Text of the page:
LaBonge could bring a policy discussion to a halt by asking a bureaucrat, seated earnestly before the council, what high school he or she had attended. And during the 2015 campaign to replace him, some criticized LaBonge for being a “pothole politician,” saying they wanted someone who would explore systemic solutions to city problems.
LaBonge defended his stewardship of the district, saying in a 2015 interview with KPCC-FM’s John Rabe that he grasped his constituents’ needs, even if he lacked a heavy focus on legislation.
“Sometimes I get criticized and they say I’m not a visionary,” he said. “I’m an absolute visionary, and the vision comes from people, and how people feel about their city and where they live.”
Some residents said Friday that they were struck by the extent to which LaBonge took a personal interest in his constituent’s lives.
Earl Ofari Hutchinson, president of the Los Angeles Urban Roundtable, said LaBonge showed up in 2003 at the 100th birthday party for his father, who lived in the Park La Brea section of the councilman’s district. After Hutchinson’s father died, LaBonge had a tree planted in his memory at Pan Pacific Park.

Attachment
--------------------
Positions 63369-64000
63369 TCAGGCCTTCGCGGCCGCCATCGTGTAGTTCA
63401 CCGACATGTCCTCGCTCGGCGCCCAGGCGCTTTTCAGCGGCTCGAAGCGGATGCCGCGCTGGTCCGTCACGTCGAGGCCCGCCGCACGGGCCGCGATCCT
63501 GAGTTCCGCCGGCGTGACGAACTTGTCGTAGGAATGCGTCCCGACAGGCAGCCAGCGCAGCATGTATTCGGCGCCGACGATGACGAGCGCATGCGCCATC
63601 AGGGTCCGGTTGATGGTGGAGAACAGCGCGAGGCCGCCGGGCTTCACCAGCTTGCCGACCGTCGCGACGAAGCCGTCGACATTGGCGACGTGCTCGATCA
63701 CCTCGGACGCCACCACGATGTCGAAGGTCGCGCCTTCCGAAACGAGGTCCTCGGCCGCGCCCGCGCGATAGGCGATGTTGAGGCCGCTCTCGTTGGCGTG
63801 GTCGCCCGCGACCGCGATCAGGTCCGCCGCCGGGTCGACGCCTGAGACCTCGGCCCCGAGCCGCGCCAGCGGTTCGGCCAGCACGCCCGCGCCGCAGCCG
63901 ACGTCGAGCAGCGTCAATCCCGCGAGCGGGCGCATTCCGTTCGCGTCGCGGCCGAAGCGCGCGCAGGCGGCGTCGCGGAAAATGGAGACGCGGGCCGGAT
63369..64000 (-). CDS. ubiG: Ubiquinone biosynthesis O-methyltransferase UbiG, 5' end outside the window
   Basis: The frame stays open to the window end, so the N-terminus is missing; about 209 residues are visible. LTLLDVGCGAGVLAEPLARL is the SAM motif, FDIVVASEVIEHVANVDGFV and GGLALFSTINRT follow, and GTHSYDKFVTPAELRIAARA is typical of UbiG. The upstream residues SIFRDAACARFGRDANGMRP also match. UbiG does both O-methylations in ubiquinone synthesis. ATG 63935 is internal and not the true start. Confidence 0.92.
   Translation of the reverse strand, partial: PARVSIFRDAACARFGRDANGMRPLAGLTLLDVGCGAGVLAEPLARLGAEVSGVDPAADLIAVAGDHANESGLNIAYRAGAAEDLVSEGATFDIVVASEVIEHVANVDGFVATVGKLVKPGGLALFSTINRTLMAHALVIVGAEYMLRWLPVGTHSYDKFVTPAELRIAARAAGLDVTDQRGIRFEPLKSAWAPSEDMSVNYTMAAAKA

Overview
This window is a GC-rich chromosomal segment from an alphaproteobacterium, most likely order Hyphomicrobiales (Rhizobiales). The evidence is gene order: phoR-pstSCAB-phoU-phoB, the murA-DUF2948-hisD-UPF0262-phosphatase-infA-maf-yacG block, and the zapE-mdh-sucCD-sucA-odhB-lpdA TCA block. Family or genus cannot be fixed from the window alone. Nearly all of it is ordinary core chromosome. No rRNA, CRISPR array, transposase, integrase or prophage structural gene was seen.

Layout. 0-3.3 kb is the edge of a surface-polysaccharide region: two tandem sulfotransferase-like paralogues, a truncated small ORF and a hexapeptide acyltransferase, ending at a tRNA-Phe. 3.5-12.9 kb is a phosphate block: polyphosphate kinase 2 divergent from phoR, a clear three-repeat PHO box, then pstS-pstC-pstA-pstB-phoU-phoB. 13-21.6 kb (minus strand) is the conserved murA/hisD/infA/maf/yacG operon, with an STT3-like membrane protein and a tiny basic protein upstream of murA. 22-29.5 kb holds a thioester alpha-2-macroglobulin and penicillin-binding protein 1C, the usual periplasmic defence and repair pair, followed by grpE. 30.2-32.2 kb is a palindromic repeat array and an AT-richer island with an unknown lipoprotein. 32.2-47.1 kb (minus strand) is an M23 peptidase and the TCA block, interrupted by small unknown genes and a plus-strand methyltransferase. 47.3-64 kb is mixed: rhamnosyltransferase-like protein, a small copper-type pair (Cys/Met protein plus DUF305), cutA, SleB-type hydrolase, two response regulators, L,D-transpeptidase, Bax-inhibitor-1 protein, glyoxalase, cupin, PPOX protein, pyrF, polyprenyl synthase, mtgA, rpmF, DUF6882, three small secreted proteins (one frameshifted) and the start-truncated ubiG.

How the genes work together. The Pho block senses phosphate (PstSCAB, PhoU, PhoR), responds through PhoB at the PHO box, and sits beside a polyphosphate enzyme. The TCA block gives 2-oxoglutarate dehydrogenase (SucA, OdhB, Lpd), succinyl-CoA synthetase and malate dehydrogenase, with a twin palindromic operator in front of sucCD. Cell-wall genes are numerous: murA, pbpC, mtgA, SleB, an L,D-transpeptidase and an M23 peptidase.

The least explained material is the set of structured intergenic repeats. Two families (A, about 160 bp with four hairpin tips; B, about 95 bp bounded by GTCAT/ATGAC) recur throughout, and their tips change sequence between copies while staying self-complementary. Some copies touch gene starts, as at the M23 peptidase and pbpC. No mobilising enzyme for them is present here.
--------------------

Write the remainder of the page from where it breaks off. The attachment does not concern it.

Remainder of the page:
Chris Laib, who lives in Los Feliz, recalled the day in 2007 when LaBonge rescued two of his dogs from a massive fire that broke out in Griffith Park. LaBonge knew that Laib and his husband were out of the country at the time the fire reached the backyard, he said.
“He got in, jumped the gate at great risk to himself and took our dogs to some friends,” Laib said. “That’s the kind of man he is.”
LaBonge, an avid photographer, also was a major supporter of the Los Angeles Public Library and its photo collection. He donated photographs and supported the library’s effort to digitize nearly 41,000 images taken by the Valley Times, a newspaper that folded in 1970, said senior librarian Christina Rice.
On Thursday, hours before his death, LaBonge was on the phone with Rice, saying how nice it would be to have people over at his home once the coronavirus crisis had passed. He also casually mentioned that he was sitting in his backyard on a seat that once had been part of the Los Angeles Memorial Coliseum, Rice said.
“Which is just the most Tom thing,” she said.
In addition to his wife, LaBonge is survived by his daughter Mary-Cate LaBonge and son Charles LaBonge, both of Los Angeles; as well as brothers Brian LaBonge of Glendale, Dennis LaBonge of Newport Beach, Robert LaBonge of Malibu, Timothy LaBonge of Desert Hot Springs and Mark LaBonge of Los Angeles.